Nietzsche heralded the beginning of a reversal of this trend. In him, consciousness turns around, questions itself and finds that in the end, it isn’t all that powerful. A new philosophical school begins: a counter-movement that aimed, and aims to, reaffirm what is unthought, unseen, unreasonable. After him, thinkers like Freud, Jung (with his elaboration of the unconscious and his idea of “individuation”, psychological development understood as a harmonious union with the unconscious), Foucault (whose “History of madness”, if not almost his entire oeuvre, is almost entirely about this theme and the technicalities of how the unreasonable was suppressed) and Heidegger (in part) progressed on this path. But this reversal has only just begun. What are, in the grand scheme of things, the 130 years since Nietzsche’s productive years in the 1880s? The battle over the value of consciousness is in full swing and might be for centuries or millennia yet. And so we find ourselves, for now, living in a schizophrenic society, perhaps on the threshold of crossing over from a value system that praises consciousness to one that gives it a much more modest role.

 

The bounded infinity of language

Works of art, including film, painting, sculpture, literature and poetry, have a seemingly inexhaustible quality. As we keep confronting them, renewing our relationship with them over time, we continually extract more meaning from them. Some works truly appear to be bottomless. Reaching the bottom easily is, of course, a sure sign that a work will not have much lasting value.

Out of the forms listed above, (written) poetry and literature have the particular property that they are crafted out of a demonstrably finite medium: text. A finite alphabet, finite vocabulary, and a finite number of pages. As long as one disregards the effect of details such as paper quality, typography and binding, perfect copies can be made; the text can indeed be transcribed in its entirety without information loss. Somehow, reading Goethe on a Kindle is an experience that still holds power, although he presumably never intended his books to be read on Kindles (and some might argue that reading him in this way is ignoble).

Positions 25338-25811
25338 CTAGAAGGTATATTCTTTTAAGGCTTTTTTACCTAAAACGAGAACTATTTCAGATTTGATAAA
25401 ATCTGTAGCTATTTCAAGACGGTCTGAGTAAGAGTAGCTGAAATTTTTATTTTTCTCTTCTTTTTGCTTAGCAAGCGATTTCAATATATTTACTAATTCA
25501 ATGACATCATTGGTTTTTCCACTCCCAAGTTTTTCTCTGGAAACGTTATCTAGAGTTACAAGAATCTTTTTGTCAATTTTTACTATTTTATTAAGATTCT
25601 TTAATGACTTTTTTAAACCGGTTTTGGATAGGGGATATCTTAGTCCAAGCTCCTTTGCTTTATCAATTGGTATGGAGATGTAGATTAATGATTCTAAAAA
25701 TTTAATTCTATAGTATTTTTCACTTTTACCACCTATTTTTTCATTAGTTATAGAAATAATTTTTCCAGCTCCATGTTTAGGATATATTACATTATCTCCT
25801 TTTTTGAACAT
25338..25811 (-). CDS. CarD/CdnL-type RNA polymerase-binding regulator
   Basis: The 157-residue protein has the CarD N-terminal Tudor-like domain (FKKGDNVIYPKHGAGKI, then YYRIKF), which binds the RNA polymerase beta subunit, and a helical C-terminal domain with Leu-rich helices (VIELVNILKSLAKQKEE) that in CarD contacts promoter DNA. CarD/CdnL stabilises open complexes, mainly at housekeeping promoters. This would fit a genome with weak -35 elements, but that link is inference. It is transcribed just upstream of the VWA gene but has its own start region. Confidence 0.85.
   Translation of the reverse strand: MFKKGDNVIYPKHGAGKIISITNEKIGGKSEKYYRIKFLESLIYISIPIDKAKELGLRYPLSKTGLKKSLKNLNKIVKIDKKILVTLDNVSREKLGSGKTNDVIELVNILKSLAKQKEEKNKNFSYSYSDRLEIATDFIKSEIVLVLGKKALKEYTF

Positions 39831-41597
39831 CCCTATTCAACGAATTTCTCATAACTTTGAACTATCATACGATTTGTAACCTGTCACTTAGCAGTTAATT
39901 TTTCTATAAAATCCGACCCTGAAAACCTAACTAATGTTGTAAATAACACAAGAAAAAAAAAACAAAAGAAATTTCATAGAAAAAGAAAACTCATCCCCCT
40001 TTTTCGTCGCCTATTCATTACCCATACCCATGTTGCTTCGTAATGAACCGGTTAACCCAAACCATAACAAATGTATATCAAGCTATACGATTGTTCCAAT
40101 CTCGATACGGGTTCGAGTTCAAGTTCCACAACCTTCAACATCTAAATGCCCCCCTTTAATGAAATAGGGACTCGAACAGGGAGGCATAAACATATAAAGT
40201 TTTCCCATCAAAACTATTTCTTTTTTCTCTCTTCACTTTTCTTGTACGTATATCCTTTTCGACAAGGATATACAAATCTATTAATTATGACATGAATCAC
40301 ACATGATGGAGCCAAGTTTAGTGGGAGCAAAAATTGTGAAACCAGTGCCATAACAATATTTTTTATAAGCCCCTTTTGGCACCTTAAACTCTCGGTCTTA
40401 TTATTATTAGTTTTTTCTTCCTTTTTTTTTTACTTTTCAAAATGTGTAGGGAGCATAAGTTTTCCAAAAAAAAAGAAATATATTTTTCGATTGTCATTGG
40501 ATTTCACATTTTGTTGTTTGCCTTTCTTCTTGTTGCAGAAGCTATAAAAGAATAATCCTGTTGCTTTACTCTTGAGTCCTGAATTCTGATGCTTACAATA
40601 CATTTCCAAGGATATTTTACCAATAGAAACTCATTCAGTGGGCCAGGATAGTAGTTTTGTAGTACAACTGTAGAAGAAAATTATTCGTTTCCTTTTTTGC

How is it then that the evocative power of something finite can seem to be boundless? This curious property is something we might call the poetic or metaphorical qualities of a text. (Works of film, painting, sculpture and so on most likely also have this power, but it is trickier to demonstrate that they are grounded in a finite medium.) Through this mysterious evocative power, the elements that make up a work of art allow us to enter into an infinity that has been enclosed in a finite space. It will be argued that what is evoked comes as much from the reader as from the text, but this duality applies to all sensation.

With this in mind we turn, once again, to programming and formal “languages”. Terms in programming languages receive their meaning through a formal semantics that describes, mathematically, how the language is to be translated into an underlying, simpler language. This process takes place on a number of levels, and eventually the lowest underlying language is machinery. This grounds the power of a program to command electrons. But this is something different from the meaning of words in a natural language. The evocative power described above is clearly absent, and computer programs today do not transcend their essential finitude. With brute force, we could train ourselves to read source code metaphorically or poetically, but in most languages I know, this would result in strained, awkward and limited metaphors. (Perhaps mostly because programming languages to a large extent reference a world different from the human world.)